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Implementation of algorithms to determine the capacitance sensitivity of interconnect parasitics in the Magic VLSI layout tool

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dc.contributor.author Huang, Nick Kuan-Hsiang
dc.date.accessioned 2009-09-21T18:32:15Z
dc.date.available 2009-09-21T18:32:15Z
dc.date.copyright 2009 en
dc.date.issued 2009-09-21T18:32:15Z
dc.identifier.uri http://hdl.handle.net/2429/12924
dc.description.abstract VLSI interconnect capacitance is becoming more significant and also increasingly subject to process variation in the deep submicron regime. A new set of capacitance models is implemented in the Magic VLSI layout tool to improve the capacitance accuracy based on 2.5D capacitance models. This involves a new technology file, equations, and search algorithms. In addition, a simple technique to extract from layout the sensitivity of interconnect parasitic capacitance to linewidth process variation is proposed based on the new capacitance models and implemented in Magic. The derivative of each extracted capacitance with respect to linewidth variation in every level is obtained. Coincident edges in layout result in distinct “shrinking” and “bloating” derivatives. The derivatives therefore form a gradient that may be multiplied by a vector of the variations on each level to give the total expected deviation from nominal capacitance. The gradient allows the process sensitivity of each capacitance to be determined by simply inspecting the netlist. In the end, the impact of process variation is simulated in a crosstalk application to emphasize the necessity of process variation awareness. en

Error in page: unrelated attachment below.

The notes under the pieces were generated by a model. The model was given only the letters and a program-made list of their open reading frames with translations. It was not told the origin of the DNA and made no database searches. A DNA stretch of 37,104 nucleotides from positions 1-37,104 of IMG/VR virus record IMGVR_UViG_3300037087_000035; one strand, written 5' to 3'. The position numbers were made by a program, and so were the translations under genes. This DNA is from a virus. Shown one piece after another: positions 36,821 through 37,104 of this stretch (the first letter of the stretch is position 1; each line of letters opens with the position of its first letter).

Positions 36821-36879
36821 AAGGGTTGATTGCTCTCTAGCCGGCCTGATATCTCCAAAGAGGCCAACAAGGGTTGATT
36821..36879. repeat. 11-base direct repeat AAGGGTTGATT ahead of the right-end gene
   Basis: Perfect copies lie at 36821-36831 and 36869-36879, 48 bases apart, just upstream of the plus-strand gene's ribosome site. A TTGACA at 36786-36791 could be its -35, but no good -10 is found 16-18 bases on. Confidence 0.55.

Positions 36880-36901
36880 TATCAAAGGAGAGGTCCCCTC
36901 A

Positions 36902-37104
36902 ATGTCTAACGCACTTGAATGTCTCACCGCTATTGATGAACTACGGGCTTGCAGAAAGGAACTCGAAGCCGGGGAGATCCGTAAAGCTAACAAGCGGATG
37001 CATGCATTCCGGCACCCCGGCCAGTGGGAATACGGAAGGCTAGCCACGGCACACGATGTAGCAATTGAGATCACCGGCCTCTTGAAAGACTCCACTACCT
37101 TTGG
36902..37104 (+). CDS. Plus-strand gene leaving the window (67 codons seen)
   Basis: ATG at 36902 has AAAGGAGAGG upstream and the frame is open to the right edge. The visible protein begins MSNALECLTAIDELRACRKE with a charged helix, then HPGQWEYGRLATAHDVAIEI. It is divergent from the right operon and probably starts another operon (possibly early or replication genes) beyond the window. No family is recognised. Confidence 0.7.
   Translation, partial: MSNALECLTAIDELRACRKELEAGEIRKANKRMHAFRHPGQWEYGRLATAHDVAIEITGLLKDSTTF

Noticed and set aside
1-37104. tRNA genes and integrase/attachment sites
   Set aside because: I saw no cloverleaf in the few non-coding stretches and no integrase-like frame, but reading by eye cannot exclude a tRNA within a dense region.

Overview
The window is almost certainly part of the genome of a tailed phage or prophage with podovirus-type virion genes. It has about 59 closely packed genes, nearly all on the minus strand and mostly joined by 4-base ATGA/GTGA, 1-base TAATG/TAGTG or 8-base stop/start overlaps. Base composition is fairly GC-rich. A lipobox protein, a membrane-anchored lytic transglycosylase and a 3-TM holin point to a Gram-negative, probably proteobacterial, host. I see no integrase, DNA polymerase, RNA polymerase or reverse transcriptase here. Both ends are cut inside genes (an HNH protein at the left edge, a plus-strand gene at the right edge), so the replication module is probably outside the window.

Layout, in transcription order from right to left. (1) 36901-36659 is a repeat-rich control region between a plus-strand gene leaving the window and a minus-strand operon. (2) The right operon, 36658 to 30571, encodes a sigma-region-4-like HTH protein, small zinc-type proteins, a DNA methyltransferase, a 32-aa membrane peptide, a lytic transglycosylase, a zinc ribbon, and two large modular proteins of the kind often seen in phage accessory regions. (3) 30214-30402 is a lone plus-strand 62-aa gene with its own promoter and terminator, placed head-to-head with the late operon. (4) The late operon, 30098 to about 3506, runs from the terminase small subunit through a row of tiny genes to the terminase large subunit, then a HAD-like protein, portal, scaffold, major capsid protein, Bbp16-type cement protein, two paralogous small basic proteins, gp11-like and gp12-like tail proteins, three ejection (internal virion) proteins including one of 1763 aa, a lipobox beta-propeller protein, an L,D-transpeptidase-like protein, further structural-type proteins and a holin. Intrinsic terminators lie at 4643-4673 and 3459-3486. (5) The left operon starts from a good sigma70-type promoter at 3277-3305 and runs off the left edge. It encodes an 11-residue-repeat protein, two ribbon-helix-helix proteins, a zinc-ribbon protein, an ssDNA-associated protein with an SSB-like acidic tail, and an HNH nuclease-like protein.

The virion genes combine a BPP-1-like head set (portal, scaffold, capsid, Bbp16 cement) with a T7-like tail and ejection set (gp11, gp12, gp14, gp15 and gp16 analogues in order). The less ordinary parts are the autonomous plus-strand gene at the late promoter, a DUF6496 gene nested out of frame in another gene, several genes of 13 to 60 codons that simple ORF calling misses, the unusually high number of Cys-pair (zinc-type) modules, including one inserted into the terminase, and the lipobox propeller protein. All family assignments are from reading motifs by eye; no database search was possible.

dc.format.extent 3212010 bytes
dc.format.mimetype application/pdf
dc.language.iso eng en
dc.publisher University of British Columbia
dc.relation.ispartof Electronic Theses and Dissertations (ETDs) 2008+ en
dc.title Implementation of algorithms to determine the capacitance sensitivity of interconnect parasitics in the Magic VLSI layout tool en
dc.type Text
dc.degree.name Master of Applied Science - MASc en
dc.degree.discipline Electrical and Computer Engineering en
dc.degree.grantor University of British Columbia
dc.date.graduation 2009-11 en
dc.type.text Thesis/Dissertation en
dc.description.affiliation Applied Science, Faculty of
dc.degree.campus UBCO en
dc.description.scholarlevel Graduate en

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